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|Title:||Causes of community suicides among indigenous South Australians|
Van Den Heuvel, C.
|Citation:||Journal of Forensic and Legal Medicine, 2011; 18(7):299-301|
|Amy E. Austin, Corinna van den Heuvel, Roger W. Byard|
|Abstract:||A retrospective review of suicides occurring among Aboriginal people in the community in South Australia over a 5-year period was undertaken from January 2005 to December 2009. Twenty-eight cases were identified, consisting of 21 males (age range 16-44 years, mean 29.9 years) and 7 females (age range 23-45 years, mean 32.0 years). Deaths in all cases were caused by hanging (100%). Toxicological evaluation of blood revealed alcohol (39.3% of cases), cannabinoids (39.3%), benzodiazepines (10.7%), opiates (7.1%), antidepressants (7.1%), amphetamines (3.6%) and volatiles (3.6%). This study has demonstrated that the method of suicide overwhelmingly preferred by indigenous victims in South Australia is hanging. The precise reasons for this preference are uncertain, however, an indigenous person in South Australia presenting as a suicide where a method other than hanging has been used would be exceedingly uncommon, raising the possibility of alternative manners of death.|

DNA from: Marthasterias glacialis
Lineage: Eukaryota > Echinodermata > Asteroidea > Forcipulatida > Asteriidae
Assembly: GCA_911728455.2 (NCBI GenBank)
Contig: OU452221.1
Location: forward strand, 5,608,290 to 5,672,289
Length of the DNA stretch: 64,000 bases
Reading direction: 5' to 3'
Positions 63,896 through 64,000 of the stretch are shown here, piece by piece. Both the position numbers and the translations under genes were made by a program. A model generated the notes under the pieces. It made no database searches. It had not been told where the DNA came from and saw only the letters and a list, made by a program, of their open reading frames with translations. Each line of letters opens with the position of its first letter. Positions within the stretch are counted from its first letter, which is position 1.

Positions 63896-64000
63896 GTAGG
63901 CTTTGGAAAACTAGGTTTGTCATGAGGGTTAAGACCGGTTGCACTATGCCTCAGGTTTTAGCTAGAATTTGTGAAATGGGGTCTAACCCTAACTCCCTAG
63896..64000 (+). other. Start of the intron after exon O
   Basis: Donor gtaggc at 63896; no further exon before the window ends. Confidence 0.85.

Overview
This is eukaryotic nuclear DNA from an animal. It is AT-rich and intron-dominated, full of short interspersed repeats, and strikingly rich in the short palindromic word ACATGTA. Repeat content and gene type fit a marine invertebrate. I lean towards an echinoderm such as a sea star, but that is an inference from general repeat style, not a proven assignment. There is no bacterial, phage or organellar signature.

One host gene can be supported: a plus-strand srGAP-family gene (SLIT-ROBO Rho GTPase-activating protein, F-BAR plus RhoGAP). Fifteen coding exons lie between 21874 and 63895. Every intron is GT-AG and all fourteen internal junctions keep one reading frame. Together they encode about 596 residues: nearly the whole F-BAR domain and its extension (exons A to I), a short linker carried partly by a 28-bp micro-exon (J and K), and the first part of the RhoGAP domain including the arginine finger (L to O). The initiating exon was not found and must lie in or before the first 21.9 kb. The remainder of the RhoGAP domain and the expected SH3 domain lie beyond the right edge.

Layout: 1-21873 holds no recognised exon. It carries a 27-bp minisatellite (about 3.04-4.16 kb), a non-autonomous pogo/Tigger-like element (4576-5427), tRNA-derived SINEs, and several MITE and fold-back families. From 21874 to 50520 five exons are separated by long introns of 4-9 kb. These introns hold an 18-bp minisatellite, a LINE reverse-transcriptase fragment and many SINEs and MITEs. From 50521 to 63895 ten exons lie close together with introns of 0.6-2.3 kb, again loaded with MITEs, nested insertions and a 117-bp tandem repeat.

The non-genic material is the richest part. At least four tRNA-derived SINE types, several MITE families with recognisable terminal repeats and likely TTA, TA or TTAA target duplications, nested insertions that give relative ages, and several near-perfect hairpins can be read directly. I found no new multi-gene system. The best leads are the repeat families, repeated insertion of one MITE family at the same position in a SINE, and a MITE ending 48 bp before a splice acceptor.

|Keywords:||Suicide; Hanging; Methods; Aboriginal; Indigenous; Australia|
|Rights:||Copyright © 2011 Elsevier Ltd and Faculty of Forensic and Legal Medicine. All rights reserved.|
|Appears in Collections:||Pathology publications|
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